Menmuir

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Menmuir
Kirkton of Menmuir.jpg
Kirkton of Menmuir
Menmuir is located in Angus
Menmuir
Menmuir
 Menmuir shown within Angus
Population approx. 250
OS grid reference NO532644
Council area Angus
Lieutenancy area Angus
Country Scotland
Sovereign state United Kingdom
Post town BRECHIN
Postcode district DD9
Dialling code 01356
Police Scottish
Fire Scottish
Ambulance Scottish
EU Parliament Scotland
UK Parliament Angus
Scottish Parliament Angus North and Mearns
List of places
UK
Scotland

Coordinates: 56°46′08″N 2°46′02″W / 56.768806°N 2.767259°W / 56.768806; -2.767259

Menmuir is a parish in Angus (formerly Forfarshire) in Scotland. Kirkton of Menmuir consists of only three houses (The old Schoolhouse, The Manse, The old Inn)referred to locally as "twa hooses and another yin" but around 250 people live in the area and the community hall is well used.

History[edit]

Neolithic cup and ring marked stones have been found in the area. Bronze age archaeology has been found nearby, with a short cist burial found a mile to the south-east of the village, containing bones and a flint spearhead, and a bronze axehead found nearby.[1] The Brown Caterthun and the White Caterthun, hillforts dating from the iron age, can also be seen nearby.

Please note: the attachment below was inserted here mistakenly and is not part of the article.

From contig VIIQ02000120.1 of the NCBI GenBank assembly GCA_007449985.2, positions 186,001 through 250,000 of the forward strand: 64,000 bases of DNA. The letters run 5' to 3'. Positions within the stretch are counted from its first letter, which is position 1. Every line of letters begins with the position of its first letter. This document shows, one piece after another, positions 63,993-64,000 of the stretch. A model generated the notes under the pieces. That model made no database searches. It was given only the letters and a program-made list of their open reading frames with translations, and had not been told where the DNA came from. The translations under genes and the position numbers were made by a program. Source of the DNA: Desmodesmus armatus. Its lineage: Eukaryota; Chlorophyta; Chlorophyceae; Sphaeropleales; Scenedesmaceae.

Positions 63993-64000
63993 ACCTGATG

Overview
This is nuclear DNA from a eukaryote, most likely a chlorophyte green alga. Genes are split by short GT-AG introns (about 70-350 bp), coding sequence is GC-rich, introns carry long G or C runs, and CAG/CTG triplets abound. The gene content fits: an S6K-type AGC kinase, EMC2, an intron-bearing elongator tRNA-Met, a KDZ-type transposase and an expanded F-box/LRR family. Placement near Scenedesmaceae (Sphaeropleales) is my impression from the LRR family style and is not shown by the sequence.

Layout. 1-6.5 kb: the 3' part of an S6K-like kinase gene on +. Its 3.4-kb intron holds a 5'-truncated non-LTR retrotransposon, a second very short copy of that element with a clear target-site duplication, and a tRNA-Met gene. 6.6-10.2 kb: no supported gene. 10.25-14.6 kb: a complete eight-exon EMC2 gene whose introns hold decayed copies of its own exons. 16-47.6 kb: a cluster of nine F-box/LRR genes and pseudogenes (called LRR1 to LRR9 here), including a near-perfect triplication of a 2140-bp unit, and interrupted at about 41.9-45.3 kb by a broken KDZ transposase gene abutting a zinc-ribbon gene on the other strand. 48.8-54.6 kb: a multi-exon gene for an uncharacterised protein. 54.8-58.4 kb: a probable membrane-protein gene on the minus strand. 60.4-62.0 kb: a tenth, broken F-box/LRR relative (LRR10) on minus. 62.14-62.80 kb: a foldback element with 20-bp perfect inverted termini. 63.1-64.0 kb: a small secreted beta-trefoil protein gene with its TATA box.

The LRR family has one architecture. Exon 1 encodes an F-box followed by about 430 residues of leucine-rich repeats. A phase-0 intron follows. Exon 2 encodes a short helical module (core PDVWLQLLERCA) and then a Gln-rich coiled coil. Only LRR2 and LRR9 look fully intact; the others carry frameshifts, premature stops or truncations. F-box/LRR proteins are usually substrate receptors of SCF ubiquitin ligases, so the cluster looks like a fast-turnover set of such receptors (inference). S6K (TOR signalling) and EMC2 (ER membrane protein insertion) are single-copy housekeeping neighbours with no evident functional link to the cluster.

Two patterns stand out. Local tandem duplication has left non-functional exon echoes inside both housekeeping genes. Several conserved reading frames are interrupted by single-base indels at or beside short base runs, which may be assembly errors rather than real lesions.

A number of Pictish symbol stones have been found in Menmuir, including a cross-slab and a sculptured stone found in the kirkyard around 1844 when an old wall was demolished,[2] three fragments, found in the grounds of the village Manse in 1943,[3] and another class III fragment reported in 1986.[4] These point to Menmuir having been a centre of some ecclesiastical importance in the early Medieval period.

A royal palace is supposed to have existed in Menmuir in the reign of Alexander III, a little to the south-west of where the church now stands. However, no remains of it have been found.[5]

Geography[edit]

Menmuir straddles the boundary of the fertile coastal land and the start of the Grampian Mountains. The unusual surname Menmuir seems to originate from this parish.

Famous residents[edit]

John Lindsay of Balcarres, Lord Menmuir was the laird of Menmuir and James Irvine was a Scottish portrait-painter born here in 1822.

Notes[edit]

  1. ^ Jervise (1953); Jervise (1957); Coles (1971)
  2. ^ Allen and Anderson (1903); Cron (1843)
  3. ^ Stevenson (1958)
  4. ^ Atkinson and Watson (1987)
  5. ^ Jervise (1853) pp246-247

References[edit]

External links[edit]